Optimism rose again in October, but the index remains stuck in the recession zone established over the past two years, not a good reading even with a 2.7 point improvement over September. This is still a recession level reading based on Index values since 1973. However, job creation plans did turn positive and job reductions ceased.
It’s a preview of the BBC’s Money Programme special on BP’s ‘$30bn blowout,’ which is set for broadcast later this Tuesday. And it features the first official interview with Tony Hayward since his resignation as BP CEO back in July. Including this startling admission by Hayward: Prior to the meeting, the capital markets were effectively closed to BP. We were not able to borrow either short or medium-term debt at all.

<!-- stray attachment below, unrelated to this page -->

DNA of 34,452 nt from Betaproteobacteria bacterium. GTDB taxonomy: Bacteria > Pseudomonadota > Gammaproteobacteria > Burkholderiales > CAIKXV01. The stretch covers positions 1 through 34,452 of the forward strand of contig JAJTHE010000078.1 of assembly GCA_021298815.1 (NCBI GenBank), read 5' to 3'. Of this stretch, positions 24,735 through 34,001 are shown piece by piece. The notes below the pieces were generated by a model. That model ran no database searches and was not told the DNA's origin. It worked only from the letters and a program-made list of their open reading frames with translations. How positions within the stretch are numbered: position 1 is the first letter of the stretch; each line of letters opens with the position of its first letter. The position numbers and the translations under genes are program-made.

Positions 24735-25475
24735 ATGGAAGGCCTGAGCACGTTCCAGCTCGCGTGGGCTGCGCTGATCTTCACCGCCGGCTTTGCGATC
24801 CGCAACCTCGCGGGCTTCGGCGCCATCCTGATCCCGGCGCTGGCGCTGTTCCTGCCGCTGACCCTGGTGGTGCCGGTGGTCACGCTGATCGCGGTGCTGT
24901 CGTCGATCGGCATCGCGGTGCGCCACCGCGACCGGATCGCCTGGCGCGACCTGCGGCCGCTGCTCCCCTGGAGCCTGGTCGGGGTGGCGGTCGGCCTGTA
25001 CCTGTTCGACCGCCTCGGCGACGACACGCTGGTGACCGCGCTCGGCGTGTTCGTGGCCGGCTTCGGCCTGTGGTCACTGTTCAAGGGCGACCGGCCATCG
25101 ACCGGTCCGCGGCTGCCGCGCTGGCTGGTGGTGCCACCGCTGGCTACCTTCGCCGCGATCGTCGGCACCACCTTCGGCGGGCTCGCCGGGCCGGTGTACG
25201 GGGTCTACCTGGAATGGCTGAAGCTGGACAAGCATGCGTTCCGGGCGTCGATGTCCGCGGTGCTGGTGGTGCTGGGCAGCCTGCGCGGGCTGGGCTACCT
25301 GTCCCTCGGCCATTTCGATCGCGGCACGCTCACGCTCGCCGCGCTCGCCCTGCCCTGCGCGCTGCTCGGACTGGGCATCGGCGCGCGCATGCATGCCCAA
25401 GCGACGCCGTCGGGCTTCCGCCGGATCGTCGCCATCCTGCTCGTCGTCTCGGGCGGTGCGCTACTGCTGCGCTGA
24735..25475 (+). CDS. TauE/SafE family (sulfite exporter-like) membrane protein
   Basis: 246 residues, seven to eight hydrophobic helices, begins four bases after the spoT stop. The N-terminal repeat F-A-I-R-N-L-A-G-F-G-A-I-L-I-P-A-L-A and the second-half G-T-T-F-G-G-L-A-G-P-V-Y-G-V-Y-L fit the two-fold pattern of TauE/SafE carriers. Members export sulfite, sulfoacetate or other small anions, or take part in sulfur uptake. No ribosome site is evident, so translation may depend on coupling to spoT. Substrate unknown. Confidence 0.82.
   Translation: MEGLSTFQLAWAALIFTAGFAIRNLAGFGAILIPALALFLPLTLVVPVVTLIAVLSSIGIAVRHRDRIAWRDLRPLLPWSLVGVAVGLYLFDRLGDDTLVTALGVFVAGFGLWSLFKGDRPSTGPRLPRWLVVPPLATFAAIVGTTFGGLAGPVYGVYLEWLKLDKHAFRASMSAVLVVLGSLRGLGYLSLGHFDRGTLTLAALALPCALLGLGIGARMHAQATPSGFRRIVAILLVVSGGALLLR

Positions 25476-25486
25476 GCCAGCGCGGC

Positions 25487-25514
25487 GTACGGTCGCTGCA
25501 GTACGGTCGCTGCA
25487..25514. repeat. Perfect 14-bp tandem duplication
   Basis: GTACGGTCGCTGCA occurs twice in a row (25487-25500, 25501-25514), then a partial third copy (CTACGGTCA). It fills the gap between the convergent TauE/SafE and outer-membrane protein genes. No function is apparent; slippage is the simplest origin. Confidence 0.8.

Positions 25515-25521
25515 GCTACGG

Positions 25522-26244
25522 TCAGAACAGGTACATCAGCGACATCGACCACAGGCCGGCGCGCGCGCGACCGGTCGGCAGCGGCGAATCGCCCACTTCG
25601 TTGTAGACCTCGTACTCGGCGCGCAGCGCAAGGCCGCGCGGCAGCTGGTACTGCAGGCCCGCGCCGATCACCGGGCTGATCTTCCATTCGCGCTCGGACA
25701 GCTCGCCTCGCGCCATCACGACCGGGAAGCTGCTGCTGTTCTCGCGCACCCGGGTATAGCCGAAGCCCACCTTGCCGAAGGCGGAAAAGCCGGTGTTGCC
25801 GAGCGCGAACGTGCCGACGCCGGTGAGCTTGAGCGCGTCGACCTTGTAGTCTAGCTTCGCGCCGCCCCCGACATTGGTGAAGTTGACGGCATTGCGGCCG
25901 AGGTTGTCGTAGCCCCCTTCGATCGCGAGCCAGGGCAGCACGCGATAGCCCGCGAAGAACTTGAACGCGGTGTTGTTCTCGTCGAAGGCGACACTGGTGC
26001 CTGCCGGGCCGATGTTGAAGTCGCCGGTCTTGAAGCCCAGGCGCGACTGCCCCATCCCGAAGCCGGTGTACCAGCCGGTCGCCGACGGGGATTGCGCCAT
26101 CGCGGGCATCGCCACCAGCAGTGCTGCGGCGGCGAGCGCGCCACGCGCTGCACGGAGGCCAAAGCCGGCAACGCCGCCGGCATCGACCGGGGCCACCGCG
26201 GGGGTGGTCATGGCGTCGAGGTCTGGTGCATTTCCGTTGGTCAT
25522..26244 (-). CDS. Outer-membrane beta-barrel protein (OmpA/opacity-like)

Insiders have officially marked the top of the stock market: last week's insider selling of all stocks (not just S&P) hit an all time record of $4.5 billion. This is the biggest weekly number ever recorded by tracking company InsiderScore.com: as Sentiment Trader highlights no other week before had more than $2 billion in net selling. Furthermore, selling in just S&P companies hit a whopping $2.8 billion: over 4 times more than the week prior! As such the ratio of insider selling to buying is now meaningless.
“Financial factors like the euro-dollar and equities are driving the recovery, but sustained gains on the back of fundamentals are unlikely,” said Andrey Kryuchenkov, an analyst at VTB Capital in London. “Inventories are plentiful, there are no serious supply disruptions and the dollar rebound is capping gains.” Crude for December delivery rose as much as 57 cents, or 0.7 percent, to $87.63 a barrel in electronic trading on the New York Mercantile Exchange. That’s the highest price since Oct. 9, 2008. It was at $87.41 as of 12:27 p.m. London time. The contract earlier fell to a low of $86.44. Brent crude for December gained 26 cents to $88.74 a barrel on the London-based ICE Futures exchange.